Overcoming challenges with prior arrest record

Hi all,

In the past several months I have looked into making a career change and becoming a pilot. I am 30 years old and have had a normal desk job ever since being out of college for the last 6 years. I have always been passionate about flying, and always found a reason to not pursue going through with it. Now that I am 30 and not thrilled about what I do on a daily basis, I know this is my last shot to try to live out a dream of becoming a pilot.

The problem I am facing now, is that I have a prior arrest record from when I was in college. My 3 arrests were at the ages of 19 (public intoxication), 21 (DUI first offense), and 23 (public intoxication). I see a lot of people use the “young and dumb” excuse. While I was young and crazier back then than I am now, I take full responsibility for my actions. Even though I was slightly wild back in college, I still worked hard and kept a 3.5 GPA, graduated with a masters of accounting in 5 years, and got my CPA license. I now drink responsibly and have come a long way in my career. I worked in public accounting for 2 years at a big 4 firm, and now am a VP at a commercial bank. I say all of this not to brag by any means, but to try to paint a picture that I have my act together now.

My first class medical application has been deferred to the FAA and has been under review for a month now. I have researched a lot of things about people with multiple arrests and I just wanted to ask this forum if anyone knows anyone else that has gone through a similar situation. What can I expect the FAA will determine? Even if they grant my first class medical, is there a chance I can still get hired at an airline or as a corporate pilot? Looking for a friend…


While the 3 arrests don’t look good, there is a reasonable amount of time since your last arrest. I am not saying that your chances are certain. You definitely have a hard road ahead of you, but I do believe that if you truly do take full responsibility, and are honest and upfront about it when it comes time to apply to any future flying job that you’ll be fine.

If you want another opinion, you can also reach out to the airlines directly which is what I would recommend to anyone in a similar situation as you. I expect that they will say something similar, but it doesn’t hurt to have the peace of mind.

All that being said, considering your record, don’t get in any more trouble whatsoever.

Good luck with your medical. There is really nothing I can do to help you with that. It’s only a matter of time until you hear back from the FAA.


I have no idea which way the FAA will rule on this, it does seem like a repeated pattern of alcohol abuse to me, but I am not the FAA.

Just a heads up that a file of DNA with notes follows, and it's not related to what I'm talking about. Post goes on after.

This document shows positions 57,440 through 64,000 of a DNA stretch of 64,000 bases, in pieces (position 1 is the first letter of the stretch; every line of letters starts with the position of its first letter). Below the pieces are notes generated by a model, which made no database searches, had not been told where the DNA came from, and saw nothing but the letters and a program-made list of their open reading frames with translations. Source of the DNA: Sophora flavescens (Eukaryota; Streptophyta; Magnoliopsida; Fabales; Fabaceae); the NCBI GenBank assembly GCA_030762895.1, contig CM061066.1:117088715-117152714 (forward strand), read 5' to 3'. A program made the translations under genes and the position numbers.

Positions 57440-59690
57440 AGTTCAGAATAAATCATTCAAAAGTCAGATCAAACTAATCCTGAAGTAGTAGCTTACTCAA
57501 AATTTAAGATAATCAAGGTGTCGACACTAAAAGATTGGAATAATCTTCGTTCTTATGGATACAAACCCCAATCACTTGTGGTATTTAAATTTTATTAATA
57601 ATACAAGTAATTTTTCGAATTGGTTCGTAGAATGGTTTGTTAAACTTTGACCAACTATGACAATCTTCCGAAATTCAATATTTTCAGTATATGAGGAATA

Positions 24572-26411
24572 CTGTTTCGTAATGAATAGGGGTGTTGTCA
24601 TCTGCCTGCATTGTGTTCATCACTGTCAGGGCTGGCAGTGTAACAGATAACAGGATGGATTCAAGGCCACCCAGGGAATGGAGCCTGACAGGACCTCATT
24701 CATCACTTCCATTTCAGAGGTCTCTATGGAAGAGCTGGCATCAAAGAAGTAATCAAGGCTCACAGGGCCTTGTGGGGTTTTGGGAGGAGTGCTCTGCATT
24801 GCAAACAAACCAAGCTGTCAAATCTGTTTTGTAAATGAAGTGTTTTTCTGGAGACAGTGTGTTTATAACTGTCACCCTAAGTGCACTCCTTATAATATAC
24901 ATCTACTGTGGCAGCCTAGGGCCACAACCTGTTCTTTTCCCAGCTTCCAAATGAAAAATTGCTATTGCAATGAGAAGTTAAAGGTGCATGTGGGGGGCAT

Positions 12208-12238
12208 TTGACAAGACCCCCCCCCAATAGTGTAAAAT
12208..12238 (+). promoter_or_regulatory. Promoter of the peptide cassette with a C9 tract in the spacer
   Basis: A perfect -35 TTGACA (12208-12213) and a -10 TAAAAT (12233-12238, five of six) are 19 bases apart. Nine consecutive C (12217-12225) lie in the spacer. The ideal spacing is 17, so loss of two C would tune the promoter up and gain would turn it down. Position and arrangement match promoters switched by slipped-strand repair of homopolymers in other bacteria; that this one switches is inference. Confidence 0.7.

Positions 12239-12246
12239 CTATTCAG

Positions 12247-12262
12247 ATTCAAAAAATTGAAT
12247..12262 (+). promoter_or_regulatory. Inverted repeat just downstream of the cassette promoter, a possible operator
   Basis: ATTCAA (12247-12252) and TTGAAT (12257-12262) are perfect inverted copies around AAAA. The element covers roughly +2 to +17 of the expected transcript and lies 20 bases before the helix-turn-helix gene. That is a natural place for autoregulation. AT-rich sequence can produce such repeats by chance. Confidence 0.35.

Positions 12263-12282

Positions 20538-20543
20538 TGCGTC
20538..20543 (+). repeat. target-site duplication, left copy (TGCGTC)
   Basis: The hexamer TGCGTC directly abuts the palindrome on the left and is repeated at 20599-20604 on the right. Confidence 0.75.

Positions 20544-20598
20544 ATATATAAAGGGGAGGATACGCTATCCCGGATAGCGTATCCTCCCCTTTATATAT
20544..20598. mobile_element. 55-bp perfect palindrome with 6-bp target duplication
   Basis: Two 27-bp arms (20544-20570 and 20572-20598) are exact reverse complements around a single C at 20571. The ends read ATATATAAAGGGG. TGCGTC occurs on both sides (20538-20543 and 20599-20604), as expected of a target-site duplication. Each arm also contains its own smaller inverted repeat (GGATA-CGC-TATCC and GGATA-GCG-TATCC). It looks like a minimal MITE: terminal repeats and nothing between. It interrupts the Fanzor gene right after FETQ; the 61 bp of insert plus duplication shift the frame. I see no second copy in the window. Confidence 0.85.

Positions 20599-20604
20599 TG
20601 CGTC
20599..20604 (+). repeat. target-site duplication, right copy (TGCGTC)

I think you will have a tough time with interviewing at the airlines, although Adam has more experience in this area and I am sure he will chime in.

I also recommend contacting the recruiting departments of several regional airlines and asking them directly.



I will agree with what Tory and Chris have said about contact the regionals and talk with them about it. I think that may be an uphill battle, but not necessarily impossible.

As for the FAA reviewing your medical for a month, don’t worry yet. My medical had to be reviewed for a few medical issues I have and it took them 4 months to give me a response. It was good news for me, so just keep some positive thoughts and you may make it. Good luck!



As the others have said, the FAA really aren’t fans of alcohol. Your AME is really your best guide, but I wouldn’t be surprised if you didn’t need to speak with a HIMS (Human Intervention Motivation Study) AME at some point for an evaluation. If and when you’re medical then the onus is entirely on you what happens next.

Just like the FAA, the airlines aren’t huge fans of alcohol and you’ve already used all your passes. I do believe IF (and this is a BIG if) you remain squeaky clean FOR THE REST OF YOUR LIFE you’ve got a good shot at getting hired. While 3 is alot, you were relatively young and the whole “young and stupid” thing is plausible. You’re now 30 so that ship has sailed and any further bad behavior will be considered a pattern and a problem.


Thank you all for the advice and input. While it has been hard digging up these old bones from years ago, I will keep pushing and do whatever it takes to make it work. I know the FAA and the airlines don’t take alcohol lightly (as they shouldn’t). I just thought with a pilot shortage on the horizon, they might be willing to take a flier on a guy who’s had a squeaky clean record for the past 7 years with some monitoring of course. I will definitely start giving some recruiters a call in the near future to see what their thoughts are. I’ve got nothing to hide at this point.

DUI = not eligible to enter Canada. You’d have to apply for:

Permanent Solution
The second option is Criminal Rehabilitation (CR) , which is an application process whereby a person petitions Canadian immigration authorities to forgive their prior DUI conviction forever. To be eligible to apply for Criminal Rehab, five years must have passed since the sentence was fully completed including payment of fines, community service, classes, probation, and any other conditions which may have been imposed by the court.”

It cost acouple $1000 to apply with no guarantee they’ll accept it. Takes about 6m-1yr to process.

Most airlines and corporate jobs require your passport not be restricted.

Do your research and spend the money on quality (well referred) lawyer, HIMS AME, & psychologists if required (if FAA allows 1st class medical they can require you see doctor and psychologist for over a year, at your expense).

Most Airlines want 3-5yrs from incident, so you have that covered. 1 step at a time.

Chris F